There is no “right way” to do tummy time, but it makes sense to do it when babies are alert. First, put the baby tummy down on a firm surface like a couch, bed or the floor. If possible, lie down next to the baby, which will encourage her to look up and see your face. If the baby is fussy, you can help support her upper body by pulling her elbows in to her sides. If you smile and talk to your baby, she will be more likely to work her muscles to make tummy time a success. If your baby is still fussy, try putting her on a slant to make it easier to look up. The best way to accomplish this is to put her on her father’s chest while he is lying at a 30-degree angle.
Do tummy time for 5 to 15 minutes a handful of times during the day and evening. Obviously, how long tummy time lasts will depend on your baby’s interest. Never leave the baby alone in this position, even for a second, or she may roll over and hurt herself. Likewise, make sure you are alert because we don’t want babies to fall asleep during tummy time because that is a SIDS risk just like sleeping on their tummies at night.
When a newborn’s penis is circumcised, the head of the penis (glans) will be red and wet looking for 3 to 5 days. During the healing process, it’s common for the glans to develop small yellow patches. These areas are part of the healing process and do not mean the baby has an infected circumcision. (If you’ve ever had a cut inside your mouth, you’ll recall that it heals with a whitish or yellow patch rather than a tradition scab. The same thing happens to a circumcised penis.)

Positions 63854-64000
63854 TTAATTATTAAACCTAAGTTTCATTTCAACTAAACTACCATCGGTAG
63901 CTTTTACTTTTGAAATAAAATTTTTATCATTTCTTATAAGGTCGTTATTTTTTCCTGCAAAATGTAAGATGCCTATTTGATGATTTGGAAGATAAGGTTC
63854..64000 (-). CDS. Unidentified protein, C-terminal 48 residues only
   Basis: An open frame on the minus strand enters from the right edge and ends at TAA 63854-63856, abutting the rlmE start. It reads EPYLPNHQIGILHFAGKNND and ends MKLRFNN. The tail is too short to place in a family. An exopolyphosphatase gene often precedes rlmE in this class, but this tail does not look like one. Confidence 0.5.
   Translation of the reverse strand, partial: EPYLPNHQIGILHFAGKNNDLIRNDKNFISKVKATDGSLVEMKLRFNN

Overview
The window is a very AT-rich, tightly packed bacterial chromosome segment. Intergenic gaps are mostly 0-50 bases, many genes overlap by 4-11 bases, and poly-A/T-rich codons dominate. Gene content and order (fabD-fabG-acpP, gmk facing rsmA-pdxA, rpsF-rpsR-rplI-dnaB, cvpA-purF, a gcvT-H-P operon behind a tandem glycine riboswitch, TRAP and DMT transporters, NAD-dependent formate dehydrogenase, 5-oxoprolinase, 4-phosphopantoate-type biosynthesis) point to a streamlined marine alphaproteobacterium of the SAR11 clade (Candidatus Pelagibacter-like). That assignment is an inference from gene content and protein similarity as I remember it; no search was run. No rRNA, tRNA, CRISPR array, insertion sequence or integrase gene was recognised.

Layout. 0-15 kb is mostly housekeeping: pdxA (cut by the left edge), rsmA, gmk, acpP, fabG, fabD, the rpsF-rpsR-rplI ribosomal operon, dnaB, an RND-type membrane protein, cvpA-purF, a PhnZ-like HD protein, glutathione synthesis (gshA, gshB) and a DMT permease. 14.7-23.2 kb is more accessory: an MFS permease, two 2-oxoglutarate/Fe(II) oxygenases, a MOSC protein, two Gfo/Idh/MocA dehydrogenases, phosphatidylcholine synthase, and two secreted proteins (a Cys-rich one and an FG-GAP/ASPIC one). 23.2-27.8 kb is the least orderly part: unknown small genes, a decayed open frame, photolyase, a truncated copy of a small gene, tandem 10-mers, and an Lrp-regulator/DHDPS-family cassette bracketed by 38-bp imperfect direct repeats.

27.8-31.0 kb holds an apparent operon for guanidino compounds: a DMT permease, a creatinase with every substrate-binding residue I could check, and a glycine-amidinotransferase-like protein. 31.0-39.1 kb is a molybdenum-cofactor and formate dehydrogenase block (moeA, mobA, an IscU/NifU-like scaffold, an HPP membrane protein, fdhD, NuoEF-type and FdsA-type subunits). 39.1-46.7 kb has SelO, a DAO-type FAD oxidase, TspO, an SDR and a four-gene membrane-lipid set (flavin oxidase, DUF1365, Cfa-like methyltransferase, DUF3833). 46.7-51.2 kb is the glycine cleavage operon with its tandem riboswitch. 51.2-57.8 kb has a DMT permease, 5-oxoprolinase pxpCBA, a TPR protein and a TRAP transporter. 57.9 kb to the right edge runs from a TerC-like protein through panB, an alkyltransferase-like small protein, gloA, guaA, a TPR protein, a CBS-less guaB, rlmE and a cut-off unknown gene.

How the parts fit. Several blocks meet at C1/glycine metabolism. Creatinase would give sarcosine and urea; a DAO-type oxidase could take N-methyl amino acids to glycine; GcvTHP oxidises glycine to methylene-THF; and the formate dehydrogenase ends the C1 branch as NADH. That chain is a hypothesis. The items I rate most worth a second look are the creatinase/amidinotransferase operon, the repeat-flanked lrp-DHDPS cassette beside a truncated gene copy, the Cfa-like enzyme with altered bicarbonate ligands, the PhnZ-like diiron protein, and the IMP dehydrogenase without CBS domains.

I’ve been practicing pediatrics for over 30 years, and I have never seen an infected circumcision. If this were to occur, the redness would extend from the glans to the shaft and then towards the baby’s body. If you see this, call your doctor right away.
In my last blog, I mentioned that 6 muscles control the movement of each eye. This is a lot for a newborn’s brain to coordinate. As a result, it’s common for a newborn’s eyes to “wander” in the first few months of life. In most cases, the eyes move inward instead of outward. They are also more likely to wander when a baby is tired.
If the family history is positive for strabismus (lazy eye), the baby’s eyes are constantly out of balance or the baby’s eyes wander after 6 months of age, she should see a pediatric ophthalmologist. Keep in mind that eyes are supposed to converge (come together) if someone is looking at an object close up.
Like all referrals, it’s best not to schedule the appointment during the baby’s nap time because she’s more likely to cooperate with the exam is she isn’t tired.